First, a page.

CYPRUS: Innovation is the key to future economic growth

While Cyprus lags behind the rest of the European Union in digital transformation and innovation, the government has appointed Kyriacos Kokkinos as chief Scientist in an effort to improve its game.

Kokkinos has been assigned to oversee the implementation of Cyprus’ research, technological development and innovation strategy together with the National Research and Innovation Council, and the Research and Innovation Foundation.

Kokkinos has experience in private sector companies that promote innovation and previously held the position of vice president of the Research Promotion Foundation, and as Chief scientist is also an ex-officio member of the National Research and Innovation Council, which was formed in October last year, as an advisory body that reports to the President of the Republic.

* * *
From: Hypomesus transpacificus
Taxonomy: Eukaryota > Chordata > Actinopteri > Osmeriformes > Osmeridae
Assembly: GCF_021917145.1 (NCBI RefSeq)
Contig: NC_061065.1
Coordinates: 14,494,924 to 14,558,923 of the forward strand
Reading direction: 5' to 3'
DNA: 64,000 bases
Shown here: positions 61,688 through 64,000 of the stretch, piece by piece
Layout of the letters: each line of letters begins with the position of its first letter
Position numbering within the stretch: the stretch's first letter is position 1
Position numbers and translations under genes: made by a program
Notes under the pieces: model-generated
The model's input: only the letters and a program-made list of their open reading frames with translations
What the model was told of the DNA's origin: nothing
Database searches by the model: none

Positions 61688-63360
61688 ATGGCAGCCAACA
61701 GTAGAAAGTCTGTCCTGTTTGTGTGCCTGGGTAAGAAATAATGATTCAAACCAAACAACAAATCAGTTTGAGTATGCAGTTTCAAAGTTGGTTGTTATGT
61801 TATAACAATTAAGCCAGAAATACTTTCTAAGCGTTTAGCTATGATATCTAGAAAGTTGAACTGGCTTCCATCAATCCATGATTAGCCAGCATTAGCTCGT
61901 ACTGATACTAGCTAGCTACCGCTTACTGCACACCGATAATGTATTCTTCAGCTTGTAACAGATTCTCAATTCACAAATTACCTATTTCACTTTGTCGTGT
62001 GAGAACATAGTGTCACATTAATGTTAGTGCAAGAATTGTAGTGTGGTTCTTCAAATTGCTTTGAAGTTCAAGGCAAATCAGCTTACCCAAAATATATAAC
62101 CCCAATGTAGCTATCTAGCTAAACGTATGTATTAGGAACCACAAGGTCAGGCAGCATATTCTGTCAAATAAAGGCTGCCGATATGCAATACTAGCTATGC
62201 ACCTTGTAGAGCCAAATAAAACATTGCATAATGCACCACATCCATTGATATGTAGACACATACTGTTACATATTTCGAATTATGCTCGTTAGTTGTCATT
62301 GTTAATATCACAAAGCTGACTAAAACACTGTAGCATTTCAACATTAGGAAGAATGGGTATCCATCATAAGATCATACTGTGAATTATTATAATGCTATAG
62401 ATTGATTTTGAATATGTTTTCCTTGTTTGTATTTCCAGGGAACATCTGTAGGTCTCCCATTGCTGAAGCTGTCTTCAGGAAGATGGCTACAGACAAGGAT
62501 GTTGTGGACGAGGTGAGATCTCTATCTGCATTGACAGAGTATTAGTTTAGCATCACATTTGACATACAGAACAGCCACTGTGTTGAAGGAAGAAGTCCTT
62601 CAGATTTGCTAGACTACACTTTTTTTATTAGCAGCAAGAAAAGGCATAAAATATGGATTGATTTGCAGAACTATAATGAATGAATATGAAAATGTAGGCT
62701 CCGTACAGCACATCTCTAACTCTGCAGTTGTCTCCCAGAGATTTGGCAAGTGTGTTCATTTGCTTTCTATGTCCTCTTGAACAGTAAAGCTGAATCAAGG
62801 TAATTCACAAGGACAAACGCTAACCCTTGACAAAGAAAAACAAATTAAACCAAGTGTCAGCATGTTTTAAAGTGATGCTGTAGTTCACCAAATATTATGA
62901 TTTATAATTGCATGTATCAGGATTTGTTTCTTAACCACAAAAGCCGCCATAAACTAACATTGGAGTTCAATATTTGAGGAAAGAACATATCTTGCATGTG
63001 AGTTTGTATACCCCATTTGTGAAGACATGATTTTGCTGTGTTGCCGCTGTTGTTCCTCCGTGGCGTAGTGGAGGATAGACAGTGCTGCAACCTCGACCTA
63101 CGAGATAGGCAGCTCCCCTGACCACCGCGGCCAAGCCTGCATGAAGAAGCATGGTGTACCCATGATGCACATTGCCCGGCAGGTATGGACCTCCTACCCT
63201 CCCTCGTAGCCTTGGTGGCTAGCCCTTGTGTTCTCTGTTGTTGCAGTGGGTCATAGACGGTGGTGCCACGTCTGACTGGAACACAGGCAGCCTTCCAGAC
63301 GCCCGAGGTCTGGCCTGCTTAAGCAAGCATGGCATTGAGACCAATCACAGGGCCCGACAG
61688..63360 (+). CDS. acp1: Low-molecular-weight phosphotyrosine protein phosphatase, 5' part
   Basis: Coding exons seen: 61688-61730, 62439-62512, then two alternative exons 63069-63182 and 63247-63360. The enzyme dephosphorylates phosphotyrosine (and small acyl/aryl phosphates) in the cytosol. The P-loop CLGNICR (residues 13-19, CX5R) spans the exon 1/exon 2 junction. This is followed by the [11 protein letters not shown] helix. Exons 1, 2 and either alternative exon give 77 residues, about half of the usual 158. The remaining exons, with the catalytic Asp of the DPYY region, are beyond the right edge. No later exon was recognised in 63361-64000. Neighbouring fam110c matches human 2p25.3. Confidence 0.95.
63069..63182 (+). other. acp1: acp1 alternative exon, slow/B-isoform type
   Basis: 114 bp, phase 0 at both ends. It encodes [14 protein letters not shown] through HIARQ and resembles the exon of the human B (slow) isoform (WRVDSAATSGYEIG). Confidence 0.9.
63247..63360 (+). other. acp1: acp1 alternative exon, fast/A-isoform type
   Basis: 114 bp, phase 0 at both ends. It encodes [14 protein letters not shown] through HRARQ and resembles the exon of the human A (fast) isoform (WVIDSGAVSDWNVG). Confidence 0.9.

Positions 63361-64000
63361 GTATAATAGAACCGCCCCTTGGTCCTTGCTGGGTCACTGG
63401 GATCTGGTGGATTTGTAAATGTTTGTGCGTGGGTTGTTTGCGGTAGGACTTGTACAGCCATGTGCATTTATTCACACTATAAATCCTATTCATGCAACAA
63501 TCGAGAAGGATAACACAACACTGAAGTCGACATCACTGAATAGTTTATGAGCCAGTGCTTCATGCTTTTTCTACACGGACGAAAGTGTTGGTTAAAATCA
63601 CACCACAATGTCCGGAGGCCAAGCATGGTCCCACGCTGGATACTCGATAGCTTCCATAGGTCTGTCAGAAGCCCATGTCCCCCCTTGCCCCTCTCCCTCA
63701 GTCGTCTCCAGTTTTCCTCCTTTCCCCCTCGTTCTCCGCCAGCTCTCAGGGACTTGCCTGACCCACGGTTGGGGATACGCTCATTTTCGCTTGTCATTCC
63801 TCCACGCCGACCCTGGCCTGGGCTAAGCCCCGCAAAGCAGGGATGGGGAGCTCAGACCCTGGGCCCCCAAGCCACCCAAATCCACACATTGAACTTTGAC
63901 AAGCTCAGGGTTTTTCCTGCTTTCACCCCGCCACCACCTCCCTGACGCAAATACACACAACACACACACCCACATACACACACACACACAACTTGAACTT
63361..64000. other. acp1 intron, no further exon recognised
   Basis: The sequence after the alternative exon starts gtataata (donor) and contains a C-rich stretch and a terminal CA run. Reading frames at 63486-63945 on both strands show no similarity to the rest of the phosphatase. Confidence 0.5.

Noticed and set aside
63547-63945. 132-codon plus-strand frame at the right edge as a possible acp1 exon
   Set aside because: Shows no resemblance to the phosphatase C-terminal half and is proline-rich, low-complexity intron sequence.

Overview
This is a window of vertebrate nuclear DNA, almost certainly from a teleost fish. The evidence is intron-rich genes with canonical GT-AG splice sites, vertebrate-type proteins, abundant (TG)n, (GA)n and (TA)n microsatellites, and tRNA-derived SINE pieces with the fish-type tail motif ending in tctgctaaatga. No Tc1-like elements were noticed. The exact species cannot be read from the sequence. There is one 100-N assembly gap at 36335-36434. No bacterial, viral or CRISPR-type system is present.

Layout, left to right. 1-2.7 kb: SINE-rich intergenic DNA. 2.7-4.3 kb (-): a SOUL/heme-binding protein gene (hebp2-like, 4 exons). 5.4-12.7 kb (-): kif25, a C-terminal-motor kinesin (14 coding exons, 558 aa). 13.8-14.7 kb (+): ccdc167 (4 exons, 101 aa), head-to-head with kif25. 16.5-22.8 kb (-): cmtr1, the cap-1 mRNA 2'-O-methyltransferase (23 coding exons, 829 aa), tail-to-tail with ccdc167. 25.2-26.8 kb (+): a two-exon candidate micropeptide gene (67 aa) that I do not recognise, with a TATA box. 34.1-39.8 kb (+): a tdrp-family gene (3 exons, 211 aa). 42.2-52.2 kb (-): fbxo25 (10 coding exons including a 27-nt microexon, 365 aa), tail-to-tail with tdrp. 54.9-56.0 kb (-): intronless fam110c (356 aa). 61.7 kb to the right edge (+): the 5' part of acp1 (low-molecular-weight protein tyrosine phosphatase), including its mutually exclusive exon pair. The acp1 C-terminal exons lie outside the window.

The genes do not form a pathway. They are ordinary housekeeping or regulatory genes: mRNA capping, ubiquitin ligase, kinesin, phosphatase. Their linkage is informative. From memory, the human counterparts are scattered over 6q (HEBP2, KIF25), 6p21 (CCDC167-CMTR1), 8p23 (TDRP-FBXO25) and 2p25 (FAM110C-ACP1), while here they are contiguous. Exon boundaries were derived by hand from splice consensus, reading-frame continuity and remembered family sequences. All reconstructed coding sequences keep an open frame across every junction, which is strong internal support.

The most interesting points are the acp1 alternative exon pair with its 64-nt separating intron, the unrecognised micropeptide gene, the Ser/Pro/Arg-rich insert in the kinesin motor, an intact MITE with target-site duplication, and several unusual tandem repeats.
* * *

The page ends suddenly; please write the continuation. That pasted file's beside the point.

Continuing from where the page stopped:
Talking to the Financial Mirror, the Chief Scientist acknowledged that Cyprus is lagging in innovation, and his task and the RIF, and the Innovation Council is to build the ecosystem in which companies and the state will be able to make use of innovative ideas and products.

He said that while Cyprus is performing well when it comes to research carried out by excellent researchers when utilizing ideas and research to create new products and services the country is seriously behind.

The quality of research is measured by international indicators using specific objective criteria. Today, for the most part, our scientists and academics produce research, which is often published in accredited scientific magazines, expanding the country’s academic prestige and helping a university to achieve a higher ranking on global charts. Unfortunately, that is as far as we go, said Kokkinos.